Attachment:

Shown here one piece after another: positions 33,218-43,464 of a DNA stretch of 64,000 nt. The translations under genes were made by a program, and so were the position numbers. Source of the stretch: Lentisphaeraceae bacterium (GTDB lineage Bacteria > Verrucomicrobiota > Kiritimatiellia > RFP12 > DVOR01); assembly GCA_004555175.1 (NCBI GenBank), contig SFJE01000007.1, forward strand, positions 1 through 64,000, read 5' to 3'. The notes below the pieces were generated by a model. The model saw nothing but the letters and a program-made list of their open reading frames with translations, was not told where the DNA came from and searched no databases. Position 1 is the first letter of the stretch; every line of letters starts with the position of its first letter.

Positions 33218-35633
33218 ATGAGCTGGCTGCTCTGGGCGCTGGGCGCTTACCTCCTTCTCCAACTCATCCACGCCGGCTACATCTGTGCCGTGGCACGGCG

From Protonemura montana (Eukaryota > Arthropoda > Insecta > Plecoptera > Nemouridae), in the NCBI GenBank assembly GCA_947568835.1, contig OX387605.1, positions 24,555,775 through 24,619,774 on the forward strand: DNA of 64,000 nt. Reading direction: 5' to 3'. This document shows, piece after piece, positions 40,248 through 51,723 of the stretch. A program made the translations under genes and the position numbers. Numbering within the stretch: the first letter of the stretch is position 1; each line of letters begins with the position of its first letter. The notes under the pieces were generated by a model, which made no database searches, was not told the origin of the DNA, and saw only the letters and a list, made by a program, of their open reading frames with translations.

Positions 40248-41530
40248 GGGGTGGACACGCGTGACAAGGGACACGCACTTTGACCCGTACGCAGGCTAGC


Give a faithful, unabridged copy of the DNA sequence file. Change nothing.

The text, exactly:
Shown here one piece after another: positions 33,218-43,464 of a DNA stretch of 64,000 nt. The translations under genes were made by a program, and so were the position numbers. Source of the stretch: Lentisphaeraceae bacterium (GTDB lineage Bacteria > Verrucomicrobiota > Kiritimatiellia > RFP12 > DVOR01); assembly GCA_004555175.1 (NCBI GenBank), contig SFJE01000007.1, forward strand, positions 1 through 64,000, read 5' to 3'. The notes below the pieces were generated by a model. The model saw nothing but the letters and a program-made list of their open reading frames with translations, was not told where the DNA came from and searched no databases. Position 1 is the first letter of the stretch; every line of letters starts with the position of its first letter.

Positions 33218-35633
33218 ATGAGCTGGCTGCTCTGGGCGCTGGGCGCTTACCTCCTTCTCCAACTCATCCACGCCGGCTACATCTGTGCCGTGGCACGGCG

From Protonemura montana (Eukaryota > Arthropoda > Insecta > Plecoptera > Nemouridae), in the NCBI GenBank assembly GCA_947568835.1, contig OX387605.1, positions 24,555,775 through 24,619,774 on the forward strand: DNA of 64,000 nt. Reading direction: 5' to 3'. This document shows, piece after piece, positions 40,248 through 51,723 of the stretch. A program made the translations under genes and the position numbers. Numbering within the stretch: the first letter of the stretch is position 1; each line of letters begins with the position of its first letter. The notes under the pieces were generated by a model, which made no database searches, was not told the origin of the DNA, and saw only the letters and a list, made by a program, of their open reading frames with translations.

Positions 40248-41530
40248 GGGGTGGACACGCGTGACAAGGGACACGCACTTTGACCCGTACGCAGGCTAGC